“The best way to check if your characters have agency is to think about replacing them with another character. If you replaced Batman with The Joker, would events still play out in the same way? Would they still do the same thing? While the wider plot might stay the same… the individual methods should vary, and the interactions between the characters will be different.”

Drive the plot with character choices. Why does your character make the decisions they do? Do they have a dark secret in their past that’s impacting their choices? What are their natural impulses—are they protective, short-tempered, or cowardly? The character’s nature—and their individual decisions on account of their nature—will impact how your story unfolds.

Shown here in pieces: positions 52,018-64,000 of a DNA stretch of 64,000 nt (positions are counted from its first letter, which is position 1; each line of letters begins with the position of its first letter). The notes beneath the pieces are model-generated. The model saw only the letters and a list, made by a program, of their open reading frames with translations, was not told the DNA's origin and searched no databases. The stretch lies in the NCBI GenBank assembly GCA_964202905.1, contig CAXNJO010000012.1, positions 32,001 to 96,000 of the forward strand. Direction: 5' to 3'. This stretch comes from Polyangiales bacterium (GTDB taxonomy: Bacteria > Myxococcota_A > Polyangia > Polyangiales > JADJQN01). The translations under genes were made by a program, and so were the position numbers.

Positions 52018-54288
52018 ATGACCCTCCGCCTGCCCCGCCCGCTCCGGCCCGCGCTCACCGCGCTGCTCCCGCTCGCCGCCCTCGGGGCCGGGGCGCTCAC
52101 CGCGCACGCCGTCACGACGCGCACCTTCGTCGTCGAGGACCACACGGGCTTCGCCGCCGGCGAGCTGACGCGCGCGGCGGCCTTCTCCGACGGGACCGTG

The easiest way to give your characters agency is to introduce a problem at the start of this story. In other words, consider the inciting incident. This problem should remove the option of going on with their normal life. Instead, the characters should be left with several choices. Do they fight or flee? In my opinion, the best choice a character with agency can make is one the reader doesn’t expect.

 

Connect with Meg LaTorre:

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Meg LaTorre is a writer of adult SFF, YouTuber, developmental book editor, writing coach, creator of the free query critique platform, Query Hack, and former literary agent with a background in magazine publishing, medical/technical writing, and journalism. To learn more about Meg, visit her website, follow her on Twitter/Instagram/Facebook, sign up for her monthly newsletter, and subscribe to her YouTube channel, iWriterly.